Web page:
Geology news

Mammal Evolution

At .... a fossil discovery reveals the earliest relative of modern mammals - going back 300 million years ago. That is a very long time ago and you will not be surprised to learn that it is a mammal like reptile, a synoside. The fossil came from Nova Scotia - from the remains of a vast fossil forest. At the time Nova Scotia was located near the equator, it is thought.

erupting diamonds

At ... a Russian volcano erupts diamonds. Rather, very tiny diamonds created by crystallisation of volcanic gases. The volcano is actually situated in the Kamchatka peninsular just west of Alaska. Diamonds can get coughed up from deep in the earth - such as the kimberlite rock formations. Generally, diamonds are created by the immense pressure inside the earth's mantle and volcanoes can on occasion dredge them up. These diamonds are nothing like that, so small and hard to detect.

Greenland Grand Canyon

Here we have some catastrophic flooding - on Mars and beneath the Greenland ice sheet. Courtesy of Gary again. At ... and ... a network of canyons under the Greenland ice sheet includes one that is so deep and big it has been called the Greenland Grand Canyon. Its shape suggests it was caused by running water - followed by glaciation (or vice versa).

Sea Floor Venting

Robert sent in this one and it is a cracker - go to ... window to another world beneath the waves, bubbling up on the seafloor with petroleum from deep below. A hydrocarbon seep in the Gulf of Mexico emits a viscuous petroleum - much like asphalt. This sounds somewhat familiar - the tar traps in California spring to mind (but these are above sea level). Most life forms that inhabit such seeps, for exampel mussels and crabs, depend on micro-organisms that oxidise the petroleum compounds.

14,650 years ago

At arch warmer site .... tells us sea levels have jumped surprisingly quickly and steeply in the past. It is funny how problems for the consumption of the general public are glossed over, or ignored - and then someone lets the cat out of the bag. I have often wondered how a now recognised smaller northern hemisphere ice sheet equates with a jump in sea level rise at the end of the Late Glacial Maximum (LGM). Apparently, it doesn't.


This post was prompted by a question from a member of SIS - what is the progress and current thinking on the Meghalayan? Well, they are still discussing it I suppose, with no agreement as yet. I suspect many geologists are quite happy with the designation of the Holocene without carving it up into smaller segments. The idea of the Meghalayan Age first raised its public face at the IUGS conference of July 2018 (the International Union of Geological Sciences). It caused a bit of a stir at the time but this has since subsided.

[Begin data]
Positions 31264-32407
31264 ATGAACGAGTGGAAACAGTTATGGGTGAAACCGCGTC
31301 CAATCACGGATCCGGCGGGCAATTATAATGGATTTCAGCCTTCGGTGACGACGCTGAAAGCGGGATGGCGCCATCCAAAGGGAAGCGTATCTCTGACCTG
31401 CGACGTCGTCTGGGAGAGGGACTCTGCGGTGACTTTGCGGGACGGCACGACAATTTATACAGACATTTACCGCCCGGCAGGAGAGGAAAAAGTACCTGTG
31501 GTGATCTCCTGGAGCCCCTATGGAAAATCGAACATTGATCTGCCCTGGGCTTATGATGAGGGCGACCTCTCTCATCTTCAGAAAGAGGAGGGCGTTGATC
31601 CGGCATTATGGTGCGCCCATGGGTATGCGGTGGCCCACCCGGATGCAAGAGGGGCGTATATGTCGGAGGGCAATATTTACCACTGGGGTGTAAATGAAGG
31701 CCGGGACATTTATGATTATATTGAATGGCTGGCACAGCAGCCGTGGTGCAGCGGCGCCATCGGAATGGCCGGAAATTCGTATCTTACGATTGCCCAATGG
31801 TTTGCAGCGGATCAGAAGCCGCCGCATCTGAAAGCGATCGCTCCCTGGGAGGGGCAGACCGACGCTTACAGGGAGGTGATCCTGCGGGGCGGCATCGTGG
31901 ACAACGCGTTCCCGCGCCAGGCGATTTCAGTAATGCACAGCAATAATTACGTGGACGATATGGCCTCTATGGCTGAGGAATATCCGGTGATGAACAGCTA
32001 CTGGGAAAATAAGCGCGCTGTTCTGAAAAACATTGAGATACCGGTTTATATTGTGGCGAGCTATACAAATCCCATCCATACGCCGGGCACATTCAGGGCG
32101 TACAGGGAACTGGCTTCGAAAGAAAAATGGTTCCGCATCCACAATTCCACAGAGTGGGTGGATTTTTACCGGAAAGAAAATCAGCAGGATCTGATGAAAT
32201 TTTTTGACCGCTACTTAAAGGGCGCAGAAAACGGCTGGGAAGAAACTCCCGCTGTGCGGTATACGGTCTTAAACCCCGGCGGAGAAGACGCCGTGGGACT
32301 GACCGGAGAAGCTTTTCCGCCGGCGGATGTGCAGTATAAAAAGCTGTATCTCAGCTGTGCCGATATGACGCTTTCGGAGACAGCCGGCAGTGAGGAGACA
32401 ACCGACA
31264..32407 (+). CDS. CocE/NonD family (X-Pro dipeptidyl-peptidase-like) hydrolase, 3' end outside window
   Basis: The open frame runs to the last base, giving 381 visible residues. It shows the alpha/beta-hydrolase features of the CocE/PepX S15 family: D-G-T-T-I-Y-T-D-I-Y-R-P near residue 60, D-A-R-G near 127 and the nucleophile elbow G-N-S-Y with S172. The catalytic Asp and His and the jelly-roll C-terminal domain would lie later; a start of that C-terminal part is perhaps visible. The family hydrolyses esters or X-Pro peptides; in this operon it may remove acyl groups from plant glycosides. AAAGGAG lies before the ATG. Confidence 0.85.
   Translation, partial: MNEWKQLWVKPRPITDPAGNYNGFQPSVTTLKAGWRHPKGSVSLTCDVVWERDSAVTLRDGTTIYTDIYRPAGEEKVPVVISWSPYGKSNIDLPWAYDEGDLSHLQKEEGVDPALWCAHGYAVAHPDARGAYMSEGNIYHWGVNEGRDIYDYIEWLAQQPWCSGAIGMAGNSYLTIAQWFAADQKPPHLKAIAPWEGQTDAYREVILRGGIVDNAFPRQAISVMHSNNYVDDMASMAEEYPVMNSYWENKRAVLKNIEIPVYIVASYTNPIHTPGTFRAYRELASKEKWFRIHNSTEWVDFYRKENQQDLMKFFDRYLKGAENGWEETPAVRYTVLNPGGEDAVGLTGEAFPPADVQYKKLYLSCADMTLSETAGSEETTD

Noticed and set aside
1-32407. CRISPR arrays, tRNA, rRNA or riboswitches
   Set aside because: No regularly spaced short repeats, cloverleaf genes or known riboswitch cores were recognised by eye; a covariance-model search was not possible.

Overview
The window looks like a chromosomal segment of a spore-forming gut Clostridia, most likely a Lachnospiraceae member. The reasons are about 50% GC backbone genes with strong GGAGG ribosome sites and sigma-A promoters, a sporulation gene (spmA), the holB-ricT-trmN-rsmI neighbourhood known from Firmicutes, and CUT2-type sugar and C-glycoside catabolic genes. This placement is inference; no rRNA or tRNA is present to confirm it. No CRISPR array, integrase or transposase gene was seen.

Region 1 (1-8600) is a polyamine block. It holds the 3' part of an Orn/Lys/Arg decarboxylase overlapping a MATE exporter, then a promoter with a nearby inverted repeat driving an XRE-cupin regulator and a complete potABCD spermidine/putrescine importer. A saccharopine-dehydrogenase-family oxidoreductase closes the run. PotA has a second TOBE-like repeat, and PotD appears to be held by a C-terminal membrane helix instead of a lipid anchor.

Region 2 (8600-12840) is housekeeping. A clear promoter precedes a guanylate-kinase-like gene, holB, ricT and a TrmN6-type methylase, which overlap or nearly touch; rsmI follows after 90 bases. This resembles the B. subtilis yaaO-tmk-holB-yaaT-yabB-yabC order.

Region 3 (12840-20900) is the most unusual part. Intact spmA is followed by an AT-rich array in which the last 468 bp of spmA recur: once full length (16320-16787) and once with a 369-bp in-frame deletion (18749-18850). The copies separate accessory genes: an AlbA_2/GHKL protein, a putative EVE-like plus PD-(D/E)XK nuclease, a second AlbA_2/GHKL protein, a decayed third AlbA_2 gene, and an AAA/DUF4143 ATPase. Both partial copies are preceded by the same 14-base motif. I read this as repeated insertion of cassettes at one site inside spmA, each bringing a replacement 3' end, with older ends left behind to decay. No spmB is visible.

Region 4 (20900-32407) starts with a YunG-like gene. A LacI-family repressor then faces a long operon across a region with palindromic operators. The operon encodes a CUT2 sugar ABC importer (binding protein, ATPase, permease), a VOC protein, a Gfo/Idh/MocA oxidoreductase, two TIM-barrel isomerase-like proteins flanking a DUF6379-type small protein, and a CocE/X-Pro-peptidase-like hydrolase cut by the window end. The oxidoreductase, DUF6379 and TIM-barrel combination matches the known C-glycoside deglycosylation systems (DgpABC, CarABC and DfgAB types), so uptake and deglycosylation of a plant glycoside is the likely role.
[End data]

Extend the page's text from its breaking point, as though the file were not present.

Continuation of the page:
Creationist Gripes

Robert sent in this link - ... three related stories that have already been posted on the News. Dinosaur footprints in a cave is the most ambiguous of those David Coppedge has brought together in a single post. His geology is 100 per cent Biblical flood related - but don't let that put you off. He begins with a little rant and says paleontologists force fit every bone, every piece of amber with an insect inside, and every fossil into their own creation myth - the uniformitarian model and timescale.

Tropical Antarctic

At ... the mid Cretaceous was one of the warmest periods in the history of the earth - which is why it pops up in research so often, as a result of modern climate change. It is like picking low hanging fruit, as they say, unable to get at the nice fat damsons a bit higher on the tree. You could use a walking stick I suppose and give them a biff to dislodge them so they fall - but they've tried that with a hockey stick.

El Nino inside Coral

At ... ancient corals in the Pacific have been found to be a record of past water temperature - and the comings and goings of El Nino events. The record, at the moment, goes back a thousand years - see ....

Koppie Loskop

The image below is a hill in South Africa with exposed strata from before and after the Permian extinction event (in geological terminology, a Member of the Balfour Formation). The upper part contains layers deposited after the extinction event 252 million years ago. According to new research the mass extinction played out differently and at different times on land and in the sea, as a result of redating a fossil bed in South Africa and another in Australia. Obviously, logic would demand that if there was a global catastrophe this could not be so.